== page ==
NEW YORK—A new exhibit at the Rubin Museum of Art in Manhattan highlights a lesser-known aspect of Himalayan culture—female Buddhas.
"Different types of Buddhas appear in female forms, depending upon the perceived needs of the being seeking enlightenment," Jeff Watt, senior curator at the Rubin Museum, said in an interview.
"If your personality and your makeup are more attuned to female figures, then surely you [should] follow the female deities," said Watt, who curated "Female Buddhas: Women of Enlightenment in Himalayan Art" with Glenn Mullin.
"We were looking for a different and unique idea for an exhibition," Watt said, and so they settled on female Buddhas, in part because "the art is so strong."
The exhibit, which opened in June, is scheduled to continue through January 2006. It includes some 50 works of art including sculptures, paintings, and textiles created from the 14th through the 19th centuries.
"In Hinduism and Buddhism, they say there are as many different ways of reaching enlightenment as there are different sentient creatures in the universe. Teachings are personified as deities, who don’t exist per se ," Watt said.
Major religions in the Himalayan region—Buddhism, Hinduism, and Bon—all comprise goddesses and enlightened figures in a variety of female forms, Watt said, adding, "They’re very popular."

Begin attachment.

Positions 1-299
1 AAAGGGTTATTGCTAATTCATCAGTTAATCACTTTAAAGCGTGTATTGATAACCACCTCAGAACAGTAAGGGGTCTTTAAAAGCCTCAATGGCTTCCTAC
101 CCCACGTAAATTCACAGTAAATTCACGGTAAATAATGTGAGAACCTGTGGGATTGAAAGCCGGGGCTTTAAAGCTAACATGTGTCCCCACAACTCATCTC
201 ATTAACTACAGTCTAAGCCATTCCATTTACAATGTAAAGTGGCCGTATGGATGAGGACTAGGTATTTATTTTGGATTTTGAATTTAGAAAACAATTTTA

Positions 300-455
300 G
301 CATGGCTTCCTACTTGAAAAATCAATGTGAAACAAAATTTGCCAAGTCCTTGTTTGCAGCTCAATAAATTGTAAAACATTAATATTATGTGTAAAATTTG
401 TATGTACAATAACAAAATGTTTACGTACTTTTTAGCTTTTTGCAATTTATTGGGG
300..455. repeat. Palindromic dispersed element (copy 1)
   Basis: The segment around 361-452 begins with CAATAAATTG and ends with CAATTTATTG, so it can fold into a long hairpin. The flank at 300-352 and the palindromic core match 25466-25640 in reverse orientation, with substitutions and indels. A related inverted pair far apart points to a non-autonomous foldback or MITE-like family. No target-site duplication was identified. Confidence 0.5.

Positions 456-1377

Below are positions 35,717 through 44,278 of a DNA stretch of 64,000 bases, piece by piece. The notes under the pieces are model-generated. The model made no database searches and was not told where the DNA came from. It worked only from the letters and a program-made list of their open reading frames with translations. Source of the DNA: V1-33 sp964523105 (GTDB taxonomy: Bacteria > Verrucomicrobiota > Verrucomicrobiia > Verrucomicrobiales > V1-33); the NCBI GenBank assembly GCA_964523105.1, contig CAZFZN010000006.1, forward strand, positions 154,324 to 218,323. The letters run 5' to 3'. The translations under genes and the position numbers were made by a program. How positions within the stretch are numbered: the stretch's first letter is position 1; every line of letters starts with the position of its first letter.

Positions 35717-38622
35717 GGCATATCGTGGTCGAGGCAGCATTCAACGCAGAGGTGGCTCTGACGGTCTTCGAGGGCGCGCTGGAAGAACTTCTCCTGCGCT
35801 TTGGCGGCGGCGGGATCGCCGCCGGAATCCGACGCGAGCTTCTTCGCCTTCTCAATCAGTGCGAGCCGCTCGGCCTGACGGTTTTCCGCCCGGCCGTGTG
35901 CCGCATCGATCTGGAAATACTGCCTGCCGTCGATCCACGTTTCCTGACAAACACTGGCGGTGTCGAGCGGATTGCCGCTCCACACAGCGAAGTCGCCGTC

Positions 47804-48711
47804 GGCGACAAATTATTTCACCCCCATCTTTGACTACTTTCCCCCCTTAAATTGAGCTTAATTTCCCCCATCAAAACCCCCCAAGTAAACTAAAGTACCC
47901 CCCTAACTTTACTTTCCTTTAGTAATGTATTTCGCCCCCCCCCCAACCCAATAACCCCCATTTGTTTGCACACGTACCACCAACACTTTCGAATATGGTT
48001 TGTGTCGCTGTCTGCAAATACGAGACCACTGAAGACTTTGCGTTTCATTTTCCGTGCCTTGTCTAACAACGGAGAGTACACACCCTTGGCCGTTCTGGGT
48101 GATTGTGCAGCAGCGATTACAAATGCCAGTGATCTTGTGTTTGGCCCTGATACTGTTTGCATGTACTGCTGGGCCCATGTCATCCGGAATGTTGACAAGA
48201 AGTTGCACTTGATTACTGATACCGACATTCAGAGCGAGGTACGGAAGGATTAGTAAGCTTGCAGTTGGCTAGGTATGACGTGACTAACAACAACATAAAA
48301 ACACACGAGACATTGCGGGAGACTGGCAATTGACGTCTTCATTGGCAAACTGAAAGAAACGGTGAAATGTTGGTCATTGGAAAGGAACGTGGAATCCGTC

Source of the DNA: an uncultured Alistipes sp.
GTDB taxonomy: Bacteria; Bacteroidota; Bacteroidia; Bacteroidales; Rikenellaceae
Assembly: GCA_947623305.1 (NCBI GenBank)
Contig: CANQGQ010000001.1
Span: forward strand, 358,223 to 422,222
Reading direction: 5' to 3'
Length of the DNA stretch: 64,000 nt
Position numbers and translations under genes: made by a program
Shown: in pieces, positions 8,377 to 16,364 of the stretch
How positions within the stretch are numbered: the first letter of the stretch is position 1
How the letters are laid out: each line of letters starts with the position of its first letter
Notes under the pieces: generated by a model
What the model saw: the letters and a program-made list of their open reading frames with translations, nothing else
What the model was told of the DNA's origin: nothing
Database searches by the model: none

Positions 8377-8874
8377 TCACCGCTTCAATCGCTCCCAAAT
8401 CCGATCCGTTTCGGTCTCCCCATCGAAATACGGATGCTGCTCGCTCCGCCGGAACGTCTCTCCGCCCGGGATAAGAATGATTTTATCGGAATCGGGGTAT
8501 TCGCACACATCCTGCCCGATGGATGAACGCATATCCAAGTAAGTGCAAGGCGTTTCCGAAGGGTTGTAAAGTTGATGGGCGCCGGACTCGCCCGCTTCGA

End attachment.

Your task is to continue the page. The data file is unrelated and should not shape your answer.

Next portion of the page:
Female Buddhas derive from northern Mahayana Buddhism, rather than the Theravada Buddhism practiced in Southeast Asia.
In one of the Buddhist sacred texts, said to have been spoken aloud by the Buddha in an earthly form, "we have the first female Buddha, named Tara, who vowed…always to appear in a female form," Watt said.
"Humans are said to be too attached to a single form, with one face and two arms," he said.
Buddhist manuals that teach philosophy, meditation, and yoga recommend instead that practitioners meditate on different forms, with various symbolic meanings.
The most common female Buddha is Tara, followed by the Red Yogini, Watt said.
Response to the exhibit "has been very, very good," he said. "We’ve had lots of international visitors, people spend a long time with each piece—they see something in the artwork, or the concept."
Tara appears most often surrounded by its 21 other forms, depicting Tara overcoming obstacles, epidemics, gossip, and serious harm.
The forms "are very pragmatic," Watt said. "They have to do with…the concerns of people in India 1,200, 1,400, 1,800 years ago." Tara is also thought to protect against eight common fears: lions, snakes, fire, drowning, ghosts, robbers, elephants, and tyrants.